Throwback Thursday Review: Adoration

  • Actors: Devon Bostick, Rachel Blanchard, Louca Tassone, Kenneth Welsh, Yuval Daniel
  • Director: Atom Egoyan
  • Writer: Atom Egoyan
  • Producers: Atom Egoyan, Jennifer Weiss, Laurent Pétin, Marcy Gerstein, Michèle Pétin
  • Aspect Ratio: 1.78:1
  • Rated: R (Restricted)
  • Studio: Sony Pictures Home Entertainment
  • Release Date:  2009
  • Run Time: 100 minutes


            Born in Egypt and raised in Canada, filmmaker Atom Egoyan brings a unique worldview to his films. Adoration isn’t a political film in the sense that any coherent message is made, but there are still present nonetheless. Rather than making a film which utilizes the medium to make a point, Egoyan simply shows how the issues of terrorism and religious/political beliefs come to affect the lives of a group of people after a high school teacher encourages a student to tell a white lie.


    The story involves a teenage boy named Simon (Devon Bostick) and his uncle, Tom (Scott Speedman). They both seem to be having a difficult time with life, Tom struggling to make enough money to raise his sister’s son away from his hateful father. Things only get worse for Simon when his French teacher, Sabine (Arsinee Khanjian), gives a translating assignment about a terrorist threat. When he tells the story as though his deceased parents were the ones involved, Sabine insists that he repeat the exercise out-loud to his class. After that he tells the story to larger audiences, and they all believe it to be true. The deeper issue is why Simon seems to believe that this story is close to his own truth about his parents’ death.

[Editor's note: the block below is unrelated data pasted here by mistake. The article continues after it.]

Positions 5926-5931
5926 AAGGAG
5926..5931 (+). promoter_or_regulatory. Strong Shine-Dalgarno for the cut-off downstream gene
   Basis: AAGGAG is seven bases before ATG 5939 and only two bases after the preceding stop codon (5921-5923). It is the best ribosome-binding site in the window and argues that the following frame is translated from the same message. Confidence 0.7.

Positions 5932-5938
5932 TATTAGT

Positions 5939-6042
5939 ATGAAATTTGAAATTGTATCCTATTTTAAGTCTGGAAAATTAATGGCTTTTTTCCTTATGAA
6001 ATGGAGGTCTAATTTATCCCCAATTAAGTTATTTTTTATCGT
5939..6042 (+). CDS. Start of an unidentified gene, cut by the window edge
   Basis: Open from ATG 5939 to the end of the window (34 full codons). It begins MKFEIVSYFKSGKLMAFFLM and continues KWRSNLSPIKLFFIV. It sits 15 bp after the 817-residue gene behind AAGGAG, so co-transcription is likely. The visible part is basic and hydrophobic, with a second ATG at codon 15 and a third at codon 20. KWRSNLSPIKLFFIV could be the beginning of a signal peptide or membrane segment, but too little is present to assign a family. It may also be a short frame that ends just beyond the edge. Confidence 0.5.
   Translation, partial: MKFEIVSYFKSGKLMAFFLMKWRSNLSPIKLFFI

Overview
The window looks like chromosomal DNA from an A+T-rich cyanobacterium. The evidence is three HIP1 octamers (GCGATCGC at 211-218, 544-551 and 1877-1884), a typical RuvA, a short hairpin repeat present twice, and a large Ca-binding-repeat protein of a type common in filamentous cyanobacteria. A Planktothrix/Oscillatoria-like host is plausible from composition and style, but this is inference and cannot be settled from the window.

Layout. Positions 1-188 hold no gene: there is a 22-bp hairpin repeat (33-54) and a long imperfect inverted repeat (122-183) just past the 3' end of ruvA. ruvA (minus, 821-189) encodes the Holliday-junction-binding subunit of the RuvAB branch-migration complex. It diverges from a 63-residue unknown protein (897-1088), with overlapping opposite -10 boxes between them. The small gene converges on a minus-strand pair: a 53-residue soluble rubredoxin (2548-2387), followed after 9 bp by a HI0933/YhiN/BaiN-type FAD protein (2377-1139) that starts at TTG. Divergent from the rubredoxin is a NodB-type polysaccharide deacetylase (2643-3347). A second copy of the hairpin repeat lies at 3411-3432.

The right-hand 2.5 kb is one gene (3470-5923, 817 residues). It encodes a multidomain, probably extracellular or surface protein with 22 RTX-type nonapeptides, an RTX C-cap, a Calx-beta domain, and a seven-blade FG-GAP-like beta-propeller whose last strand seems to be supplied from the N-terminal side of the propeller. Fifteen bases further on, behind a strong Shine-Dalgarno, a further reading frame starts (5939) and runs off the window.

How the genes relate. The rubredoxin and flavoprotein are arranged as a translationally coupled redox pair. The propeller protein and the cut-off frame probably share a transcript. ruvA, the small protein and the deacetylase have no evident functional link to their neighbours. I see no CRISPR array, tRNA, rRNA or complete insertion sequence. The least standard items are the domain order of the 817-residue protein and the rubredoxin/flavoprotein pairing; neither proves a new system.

Egoyan tells the story out of order, building tension in the uncertainty of each character’s intentions. We get a sense of who these people are in their actions, but often these actions are seen out of context the first time around. In his presentation of the story, Egoyan utilizes film as a way to show that sometimes it there is more beneath the narrative than we can see on the surface level. In fact, there is always more beneath the surface, but occasionally the characters are just as ignorant to this fact as the audience.


            If this sounds confusing, it is mostly because any Egoyan film follows the characters with dedication as their paths cross. He is brilliantly capable of showing the intertwining of strangers’ lives, though his characters are also often also much more complex. There are no simple answers in Adoration, and some may find that this film asks too much of the audience, providing too few answers by the final frame. This may be true, but if everything were shown and told, there would be far less to discuss and speculate after the film.



    Entertainment Value: 7/10

    Quality of Filmmaking: 8/10

    Historical Significance: 7/10




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